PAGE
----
On 12 May 2020, the European Banking Authority – EBA – published its report on the measures and reactions of the addressed authorities in the EU Member States on dividend arbitrage trading, such as Cum/Ex and Cum/Cum schemes. The report states that the relevance of dividend arbitrage trading schemes for the risk management of credit institutions is viewed differently. This is due, in particular, to the different tax systems of the Member States. Nevertheless, the EBA concludes that facilitating tax fraud is detrimental to the integrity of the financial system across the EU as a whole. The EBA is therefore presenting an action plan connected to recent legislative changes in the areas of the Capital Requirements Directive (CRD IV/V) and the Anti-Money Laundering Directive. The Action Plan, with steps taken by the EBA itself as well as and other measures suggested by the EBA, complement existing instruments used by competent authorities and credit institutions.
As part of the European System of Financial Supervision, the EBA’s mission is to safeguard financial stability and ensure the integrity of the banking sector through harmonized su-pervision and regulation of banks within Eu-rope. In particular, the EBA formulates draft regulatory and implementing technical stand-ards, issues guidelines (EBA guidelines) and recommendations to the competent authori-ties and credit institutions. In addition, the EBA investigates inadequate application of EU law by national supervisors and acts as an independent advisor to the European Parlia-ment. A key priority for the EBA in 2020 is to strengthen and increase consistency in anti-money laundering supervision.
On 28 November 2018, the EU Parliament mandated the EBA and the European Securi-ties and Markets Authority (ESMA) in the form of a resolution to review the players, significance and possible breaches of national and European law with regard to dividend arbitrage transactions such as Cum/Ex and Cum/Cum schemes. From the point of view of the EBA, the objective was to:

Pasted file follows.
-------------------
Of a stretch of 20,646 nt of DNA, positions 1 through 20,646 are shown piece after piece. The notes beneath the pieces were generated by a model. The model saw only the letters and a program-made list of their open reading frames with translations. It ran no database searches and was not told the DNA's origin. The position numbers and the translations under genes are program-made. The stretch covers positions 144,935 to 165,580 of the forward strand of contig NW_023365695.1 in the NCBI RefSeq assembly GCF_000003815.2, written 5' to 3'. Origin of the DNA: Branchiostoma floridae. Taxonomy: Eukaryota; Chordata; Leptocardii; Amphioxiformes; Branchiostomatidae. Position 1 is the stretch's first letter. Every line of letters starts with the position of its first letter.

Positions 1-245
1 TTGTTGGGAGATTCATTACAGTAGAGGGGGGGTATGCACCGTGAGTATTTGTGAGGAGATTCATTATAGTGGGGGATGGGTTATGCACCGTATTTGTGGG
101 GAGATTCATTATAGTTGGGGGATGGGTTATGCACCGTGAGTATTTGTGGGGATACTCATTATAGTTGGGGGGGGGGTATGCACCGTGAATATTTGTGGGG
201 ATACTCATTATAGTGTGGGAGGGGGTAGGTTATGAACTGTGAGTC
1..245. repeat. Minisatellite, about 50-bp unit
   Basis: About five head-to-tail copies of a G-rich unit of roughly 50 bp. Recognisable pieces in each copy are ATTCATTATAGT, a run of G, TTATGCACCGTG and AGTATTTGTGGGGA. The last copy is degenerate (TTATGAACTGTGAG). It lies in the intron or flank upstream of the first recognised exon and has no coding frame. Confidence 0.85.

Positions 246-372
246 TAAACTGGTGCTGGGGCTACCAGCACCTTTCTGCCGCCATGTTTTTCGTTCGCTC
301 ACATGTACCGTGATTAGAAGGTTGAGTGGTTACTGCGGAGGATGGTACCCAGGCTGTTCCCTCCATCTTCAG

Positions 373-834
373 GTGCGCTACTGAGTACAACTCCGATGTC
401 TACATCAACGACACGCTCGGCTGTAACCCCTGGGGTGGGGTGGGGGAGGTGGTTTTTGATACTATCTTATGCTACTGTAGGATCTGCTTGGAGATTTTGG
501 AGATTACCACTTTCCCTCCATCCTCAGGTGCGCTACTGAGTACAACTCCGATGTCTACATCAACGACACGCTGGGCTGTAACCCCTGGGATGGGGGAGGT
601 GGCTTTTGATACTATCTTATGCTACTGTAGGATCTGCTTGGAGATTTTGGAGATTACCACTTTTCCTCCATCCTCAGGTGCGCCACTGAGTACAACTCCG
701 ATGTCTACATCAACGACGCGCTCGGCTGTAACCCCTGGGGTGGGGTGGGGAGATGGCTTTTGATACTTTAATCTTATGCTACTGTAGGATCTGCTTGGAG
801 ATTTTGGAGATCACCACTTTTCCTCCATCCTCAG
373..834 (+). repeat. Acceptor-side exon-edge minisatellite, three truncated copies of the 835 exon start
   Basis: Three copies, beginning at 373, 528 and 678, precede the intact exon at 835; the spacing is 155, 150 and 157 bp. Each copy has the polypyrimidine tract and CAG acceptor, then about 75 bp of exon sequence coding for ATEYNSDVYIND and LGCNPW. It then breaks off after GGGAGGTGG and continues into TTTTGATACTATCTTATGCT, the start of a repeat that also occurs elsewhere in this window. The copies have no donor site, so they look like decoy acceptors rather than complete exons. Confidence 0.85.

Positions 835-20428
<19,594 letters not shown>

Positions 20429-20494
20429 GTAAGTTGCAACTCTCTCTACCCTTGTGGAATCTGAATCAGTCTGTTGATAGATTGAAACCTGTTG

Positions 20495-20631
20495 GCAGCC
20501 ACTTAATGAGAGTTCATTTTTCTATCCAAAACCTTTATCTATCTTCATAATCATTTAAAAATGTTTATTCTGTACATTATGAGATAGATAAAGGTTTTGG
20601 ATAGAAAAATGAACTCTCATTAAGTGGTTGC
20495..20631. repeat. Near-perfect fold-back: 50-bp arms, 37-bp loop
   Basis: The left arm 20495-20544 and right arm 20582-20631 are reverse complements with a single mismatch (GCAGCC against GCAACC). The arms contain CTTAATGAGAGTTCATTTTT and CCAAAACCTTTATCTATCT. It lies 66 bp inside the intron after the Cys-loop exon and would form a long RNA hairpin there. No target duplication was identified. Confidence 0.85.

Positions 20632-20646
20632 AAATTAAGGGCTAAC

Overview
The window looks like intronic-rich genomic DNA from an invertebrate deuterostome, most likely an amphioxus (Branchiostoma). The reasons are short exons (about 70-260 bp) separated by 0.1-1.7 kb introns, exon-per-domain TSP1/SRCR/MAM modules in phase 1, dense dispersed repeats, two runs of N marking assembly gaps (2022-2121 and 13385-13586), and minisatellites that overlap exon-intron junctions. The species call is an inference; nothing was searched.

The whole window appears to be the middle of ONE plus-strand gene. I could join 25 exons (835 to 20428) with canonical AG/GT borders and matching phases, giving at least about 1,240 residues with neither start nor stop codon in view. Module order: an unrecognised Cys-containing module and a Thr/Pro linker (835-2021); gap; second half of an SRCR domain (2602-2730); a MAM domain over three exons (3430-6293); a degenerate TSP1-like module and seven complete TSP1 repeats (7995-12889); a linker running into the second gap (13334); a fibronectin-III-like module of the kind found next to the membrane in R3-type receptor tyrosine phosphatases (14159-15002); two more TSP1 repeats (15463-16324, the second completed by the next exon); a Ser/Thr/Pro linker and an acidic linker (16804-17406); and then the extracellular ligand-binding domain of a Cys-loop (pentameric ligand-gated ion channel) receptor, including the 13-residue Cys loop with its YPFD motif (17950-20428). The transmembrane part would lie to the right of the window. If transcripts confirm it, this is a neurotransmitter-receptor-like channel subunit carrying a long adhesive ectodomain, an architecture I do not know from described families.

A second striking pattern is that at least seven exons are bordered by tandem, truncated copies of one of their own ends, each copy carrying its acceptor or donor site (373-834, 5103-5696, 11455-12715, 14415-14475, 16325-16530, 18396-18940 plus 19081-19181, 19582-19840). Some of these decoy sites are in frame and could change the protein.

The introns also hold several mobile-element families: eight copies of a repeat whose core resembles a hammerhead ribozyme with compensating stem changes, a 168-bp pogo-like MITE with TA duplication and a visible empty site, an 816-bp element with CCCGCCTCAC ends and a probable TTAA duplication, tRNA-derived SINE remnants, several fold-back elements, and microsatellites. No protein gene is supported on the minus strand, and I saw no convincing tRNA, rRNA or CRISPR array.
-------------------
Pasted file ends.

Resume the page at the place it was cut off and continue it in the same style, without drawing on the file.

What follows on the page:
- To assess potential threats to the integrity of financial markets and national budgets,
- to determine the nature and scale of the players in these arbitrage trading schemes,
- to assess whether there have been in-fringements of national or EU law,
- to evaluate the measures taken by the fi-nancial supervisory authorities in the Member States, and
- to make appropriate recommendations for reform and action to the competent authorities concerned.
The EBA then launched a first round of dis-cussions in December 2018. It was found that few national supervisory authorities had de-veloped an awareness of these trading schemes and were therefore more likely to assume that they were a matter for the tax authorities.
Nevertheless, the relevance for the supervisory authorities was seen on two levels: on the one hand, with regard to the prevention of money laundering and the financing of terrorism where such offences have been committed and,on the other, with regard to general govern-ance as an aspect of prudential supervision.
The EBA then decided to conduct two surveys in 2019. One survey in May 2019 was ad-dressed to the authorities responsible for combating money laundering and terrorist financing. It asked whether dividend arbi-trage trading schemes were treated as tax offences in the Member State concerned and whether the treatment of the proceeds of the trading schemes was treated as money laun-dering. A second survey in July 2019 was ad-dressed to the competent supervisory authori-ties. The main question that arose here was to what extent the participation of credit institu-tions in such trading schemes is compatible with the requirements of their internal governance.
Not all authorities replied and those who did had not always dealt with the risks of such trading schemes. The EBA identified one rea-son for this in the different tax systems of the Member States.